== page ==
I have a challenge for you. Take a moment and ask yourself why you’re spending your time learning about points, miles, and other travel-related stuff. It might take a few moments to come up with an answer, I know I had to think about it for a while. It doesn’t matter what the answer is, just remember the answer.
Personally, I could think of two reasons.
Why Am I Doing This?
The first was to upgrade the way we travel. If I didn’t know anything about miles and points or all of the other hacks I’ve learned over the years, we’d still travel. We’d be flying in economy class and staying at Holiday Inn Express or Hampton Inn or possibly at someplace I read about on TripAdvisor that sounded nice. Instead, we’re able to stay at elegant hotels and fly around the world in lie-flat business class seats.
The other reason is to be able to travel more than we’d otherwise be able to. This could mean going away for a long-weekend trip to New York to see the closing night of one of our favorite Broadway shows or taking an impromptu trip to London because I had the vacation time blocked from work but no plans. We’re also able to make two trips a summer to New Braunfels, Texas so we can visit our favorite waterpark, Schlitterbahn. If I had to pay for the airfare, hotel, and rental car out of pocket, I’m sure we’d still be taking just one trip a year.
These are just two reasons, but I could have easily said that I collect points and miles so we can travel to see friends and family or so that we’re prepared in case of a travel emergency. All of these are valid reasons, the same as whatever your reason is.
There is no wrong answer.
I remember reading a quote a while ago that said something like “Points and miles makes the impossible trip seem normal.” I wish I could remember who it was that said it or the exact quote. (If anyone knows who it was, or if you’re the one who wrote it, let me know so I can give you credit)
Trips we take seem crazy when we talk about them to others. They can’t understand how we can just pop away for the weekend to Texas or how we can stay in a suite in London for five nights without being independently wealthy, which we’re not. Honestly, it’s difficult for me to list all of the incredible things we’ve been able to do because I found out about points and miles when reading a magazine in my doctor’s office waiting room.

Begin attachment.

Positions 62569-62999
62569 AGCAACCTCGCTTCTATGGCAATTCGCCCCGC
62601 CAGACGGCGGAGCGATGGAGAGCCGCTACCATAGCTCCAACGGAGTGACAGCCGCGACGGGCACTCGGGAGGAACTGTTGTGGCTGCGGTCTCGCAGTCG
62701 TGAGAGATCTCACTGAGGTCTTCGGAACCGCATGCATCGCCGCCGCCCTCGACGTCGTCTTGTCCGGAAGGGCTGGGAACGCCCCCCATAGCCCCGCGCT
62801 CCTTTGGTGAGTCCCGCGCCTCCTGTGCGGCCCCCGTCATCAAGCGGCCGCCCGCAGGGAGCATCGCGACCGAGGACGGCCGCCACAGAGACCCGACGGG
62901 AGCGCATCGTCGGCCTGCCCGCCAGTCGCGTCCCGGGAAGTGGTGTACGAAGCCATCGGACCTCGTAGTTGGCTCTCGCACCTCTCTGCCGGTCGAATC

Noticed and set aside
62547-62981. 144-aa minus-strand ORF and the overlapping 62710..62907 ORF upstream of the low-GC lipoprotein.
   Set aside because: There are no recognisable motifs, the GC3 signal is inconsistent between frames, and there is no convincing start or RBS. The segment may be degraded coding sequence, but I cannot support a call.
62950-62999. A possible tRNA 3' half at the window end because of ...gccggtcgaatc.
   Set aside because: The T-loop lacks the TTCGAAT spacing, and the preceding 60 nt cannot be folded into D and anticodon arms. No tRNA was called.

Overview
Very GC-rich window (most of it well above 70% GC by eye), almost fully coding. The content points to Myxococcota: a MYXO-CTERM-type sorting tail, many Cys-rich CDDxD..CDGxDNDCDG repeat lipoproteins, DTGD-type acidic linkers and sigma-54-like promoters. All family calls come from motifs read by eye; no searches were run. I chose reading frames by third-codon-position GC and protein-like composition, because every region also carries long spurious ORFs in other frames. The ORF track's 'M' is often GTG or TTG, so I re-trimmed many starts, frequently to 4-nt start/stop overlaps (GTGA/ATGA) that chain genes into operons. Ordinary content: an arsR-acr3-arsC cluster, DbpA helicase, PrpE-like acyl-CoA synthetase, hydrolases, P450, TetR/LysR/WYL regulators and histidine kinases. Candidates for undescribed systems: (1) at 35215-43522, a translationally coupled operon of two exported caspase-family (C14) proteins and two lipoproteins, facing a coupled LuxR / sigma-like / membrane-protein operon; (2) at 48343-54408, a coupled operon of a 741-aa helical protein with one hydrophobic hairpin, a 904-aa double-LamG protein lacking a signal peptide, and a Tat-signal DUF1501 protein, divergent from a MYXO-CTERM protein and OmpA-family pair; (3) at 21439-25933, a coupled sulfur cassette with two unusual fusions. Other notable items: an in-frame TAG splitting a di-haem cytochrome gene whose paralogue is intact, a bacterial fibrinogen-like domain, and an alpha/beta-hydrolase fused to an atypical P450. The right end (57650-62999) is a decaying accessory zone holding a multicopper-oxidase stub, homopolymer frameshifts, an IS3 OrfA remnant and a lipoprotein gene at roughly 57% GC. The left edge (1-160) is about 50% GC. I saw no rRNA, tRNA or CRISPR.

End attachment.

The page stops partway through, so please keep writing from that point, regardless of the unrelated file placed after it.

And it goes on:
Why You Need To Remember The Positives
Got all of that? Great. Remember it the next time you get upset about having to wait on hold for 30 minutes to speak to a representative to sort out a booking. Go to that place when there’s an equipment swap and your carefully picked out seat assignments are now all out of sorts.
The next email alerting you that there was a fraudulent charge on your card and you need to get a new account number or that your account was hacked and you have to change your password. Take a breath and think about all of the great things you’ve been able to do.
This is why despite all of the devaluations, cuts to service, uncomfortable seats, non-functioning Wi-Fi, broken showers and other “noise around the edges,” it helps to keep the bigger picture in mind. We are taking more trips, traveling better and traveling with a purpose more than the everyday tourist.
For that, we should be thankful. Thankful that we found out about this world of points, miles, hacks and hints that allow us to travel the way we do. Grateful for the group of people who are willing to help others learn about these things, just as we were taught when we got started.
I waited to post this until after Thanksgiving because there are other things way more important to be thankful for in our lives. However, I do think there are times when we collectively focus on the negative and forget all of the fantastic, wonderful things that we’re able to do.
So the next time you’re on a trip, take a moment to think about how you got there and how the occasional hiccup along the way is worth dealing with because of the reward at the end of the journey. That way, you’ll be able to enjoy the fruits of your hard work and be better equipped to tolerate the problems you’ll encounter along the way.
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This post first appeared on Your Mileage May Vary